Why You Should Stop Peeling Your Apple

If you're one of those people who peel the skin off the apple before cutting it up, well, you should stop now.

To get the most from this wonder fruit, always leave the peel on. Otherwise, you’re throwing away the most important part of the fruit. Here’s why:

Powerful Antioxidant
The peel has six times the antioxidant power of the meat.

Fight Obesity
The peel is home to ursolic acid, an important compound in the obesity-fighting ability of apples. Ursolic acid seems to increase muscle and brown fat, which in turn up calorie burn, thereby lowering obesity risk, at least in mice, according to a 2012 study.

Pack Most of the Fiber
A medium apple with the skin contains 4.4 grams of fiber. Without the skin, you’re only getting 2.1 grams, not even enough to qualify it as a “good source of fiber”.

Improve Lung Function
Eating apples with the skin on can improve lung function, thanks to a powerful compound called quercetin, which is concentrated in the skin of the fruit.

Packed with Essential Vitamins and Minerals
Vitamin A, C and K are found in ample amounts in apple skin. Essential minerals including calcium, potassium and phosphorus also reside in the skin of the fruit. Together, these nutrients protect your nerves, brain, skin, bones and heart.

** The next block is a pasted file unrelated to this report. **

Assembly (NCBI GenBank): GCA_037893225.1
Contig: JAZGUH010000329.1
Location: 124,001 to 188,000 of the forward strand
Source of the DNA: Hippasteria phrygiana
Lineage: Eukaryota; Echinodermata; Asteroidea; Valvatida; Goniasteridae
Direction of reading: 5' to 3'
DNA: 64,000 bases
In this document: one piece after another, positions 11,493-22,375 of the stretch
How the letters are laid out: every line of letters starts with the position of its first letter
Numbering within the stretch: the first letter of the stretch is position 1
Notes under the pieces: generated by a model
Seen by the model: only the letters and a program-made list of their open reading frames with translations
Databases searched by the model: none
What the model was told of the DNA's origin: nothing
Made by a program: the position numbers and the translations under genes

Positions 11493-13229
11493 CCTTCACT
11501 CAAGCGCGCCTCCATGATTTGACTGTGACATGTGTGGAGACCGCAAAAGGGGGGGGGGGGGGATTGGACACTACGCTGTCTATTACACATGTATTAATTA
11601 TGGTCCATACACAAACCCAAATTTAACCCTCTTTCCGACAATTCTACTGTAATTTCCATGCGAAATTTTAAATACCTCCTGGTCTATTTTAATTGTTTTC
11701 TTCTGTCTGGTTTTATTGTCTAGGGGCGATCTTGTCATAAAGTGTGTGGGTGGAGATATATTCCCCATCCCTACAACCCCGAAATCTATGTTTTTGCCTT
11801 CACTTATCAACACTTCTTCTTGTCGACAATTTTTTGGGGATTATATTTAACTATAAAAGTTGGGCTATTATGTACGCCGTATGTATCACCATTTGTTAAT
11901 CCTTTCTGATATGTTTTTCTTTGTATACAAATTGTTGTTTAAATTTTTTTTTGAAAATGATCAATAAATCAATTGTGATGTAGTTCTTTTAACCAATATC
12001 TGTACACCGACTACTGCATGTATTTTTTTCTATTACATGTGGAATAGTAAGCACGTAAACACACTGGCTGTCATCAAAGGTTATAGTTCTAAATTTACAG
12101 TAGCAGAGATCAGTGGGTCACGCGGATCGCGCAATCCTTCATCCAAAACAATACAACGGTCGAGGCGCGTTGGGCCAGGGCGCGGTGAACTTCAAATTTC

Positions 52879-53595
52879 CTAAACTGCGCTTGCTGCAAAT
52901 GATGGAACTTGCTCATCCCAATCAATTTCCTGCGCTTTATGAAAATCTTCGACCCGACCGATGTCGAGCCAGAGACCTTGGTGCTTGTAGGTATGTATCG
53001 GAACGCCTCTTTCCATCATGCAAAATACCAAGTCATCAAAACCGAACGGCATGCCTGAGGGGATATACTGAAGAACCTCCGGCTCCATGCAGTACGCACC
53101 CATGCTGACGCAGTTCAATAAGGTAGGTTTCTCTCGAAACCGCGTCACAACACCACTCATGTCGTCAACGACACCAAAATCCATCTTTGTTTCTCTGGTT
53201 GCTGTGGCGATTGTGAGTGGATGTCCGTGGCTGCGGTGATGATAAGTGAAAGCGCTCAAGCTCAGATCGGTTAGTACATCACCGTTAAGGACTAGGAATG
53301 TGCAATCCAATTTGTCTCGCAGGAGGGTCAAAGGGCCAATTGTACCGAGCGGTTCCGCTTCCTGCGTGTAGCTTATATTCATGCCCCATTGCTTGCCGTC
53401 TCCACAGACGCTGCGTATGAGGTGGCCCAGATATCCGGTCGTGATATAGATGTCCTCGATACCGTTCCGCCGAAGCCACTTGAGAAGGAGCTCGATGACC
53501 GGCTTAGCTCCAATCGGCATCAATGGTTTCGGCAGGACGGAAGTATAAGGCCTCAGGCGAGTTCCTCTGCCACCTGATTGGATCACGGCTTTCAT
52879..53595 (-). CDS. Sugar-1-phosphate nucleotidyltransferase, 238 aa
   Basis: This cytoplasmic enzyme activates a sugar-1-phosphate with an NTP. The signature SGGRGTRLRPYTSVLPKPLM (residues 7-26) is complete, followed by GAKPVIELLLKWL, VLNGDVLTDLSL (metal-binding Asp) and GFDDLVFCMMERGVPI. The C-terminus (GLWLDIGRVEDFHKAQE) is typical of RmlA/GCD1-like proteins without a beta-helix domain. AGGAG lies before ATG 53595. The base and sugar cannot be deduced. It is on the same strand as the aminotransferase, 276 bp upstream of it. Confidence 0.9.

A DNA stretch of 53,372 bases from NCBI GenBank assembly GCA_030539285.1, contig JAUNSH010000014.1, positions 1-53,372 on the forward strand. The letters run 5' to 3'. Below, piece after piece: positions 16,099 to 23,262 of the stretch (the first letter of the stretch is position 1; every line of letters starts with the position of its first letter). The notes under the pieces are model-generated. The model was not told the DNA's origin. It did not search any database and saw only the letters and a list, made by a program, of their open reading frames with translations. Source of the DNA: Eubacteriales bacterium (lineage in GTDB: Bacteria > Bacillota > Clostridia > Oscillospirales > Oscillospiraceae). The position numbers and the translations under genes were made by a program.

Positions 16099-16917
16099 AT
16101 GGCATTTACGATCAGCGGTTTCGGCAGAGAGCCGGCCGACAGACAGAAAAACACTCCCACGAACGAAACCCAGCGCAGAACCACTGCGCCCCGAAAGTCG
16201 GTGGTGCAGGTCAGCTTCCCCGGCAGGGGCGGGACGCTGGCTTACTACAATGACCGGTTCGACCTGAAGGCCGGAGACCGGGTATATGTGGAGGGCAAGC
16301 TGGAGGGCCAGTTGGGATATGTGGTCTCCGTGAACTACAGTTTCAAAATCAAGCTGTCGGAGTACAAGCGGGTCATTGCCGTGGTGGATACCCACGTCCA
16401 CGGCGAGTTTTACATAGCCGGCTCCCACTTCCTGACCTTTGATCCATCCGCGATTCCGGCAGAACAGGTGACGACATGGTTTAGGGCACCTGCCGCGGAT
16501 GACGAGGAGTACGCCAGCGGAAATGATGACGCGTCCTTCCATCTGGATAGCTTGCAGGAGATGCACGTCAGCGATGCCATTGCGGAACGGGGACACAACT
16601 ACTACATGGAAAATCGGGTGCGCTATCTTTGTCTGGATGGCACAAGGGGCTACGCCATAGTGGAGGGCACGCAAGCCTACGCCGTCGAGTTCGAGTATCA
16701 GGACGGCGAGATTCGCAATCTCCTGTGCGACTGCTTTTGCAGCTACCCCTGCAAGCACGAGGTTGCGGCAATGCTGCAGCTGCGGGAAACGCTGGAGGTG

Contain Bone-Friendly Compound
Apple skin contains bone-friendly compound called phloridzin. By keeping the skin on, you take in this powerful flavonoid, which has been found to protect postmenopausal women from osteoporosis by improving inflammation markers and increasing bone density.

Keep Cancer at Bay
A 2007 study from Cornell University pinpointed a handful of compounds called triterpenoids in the skin of apple that possess strong anti-cancer activity, especially in preventing breast, colon, and liver cancer.

After harvesting, a small amount of additional wax is sometimes applied to apple skin to prolong storage time. The wax is safe to eat, but remnants of pesticides may be trapped underneath it, so wash the apple to remove contaminants from the peel.

If you concern about pesticides that remain on the skin, buy apples that are certified organic, which means they were grown without man-made pesticides. Although the U.S. Food and Drug Administration inspects produce before it’s shipped and at the market to ensure that pesticide residues are at or below safe levels.

Notes:
  1. Don’t wash apples in soap because detergents can be absorbed into the peel.
  2. Don’t wash apples in a sink or bowl of water because contaminants can spread through the water.
  3. Rinse apples under cool water and dry it with a clean towel or paper towel to remove most of the wax and residue. If needed, rub it gently with a soft cloth or vegetable brush to scrub away the wax.
photo: missiongalacticfreedom.files.wordpress.com

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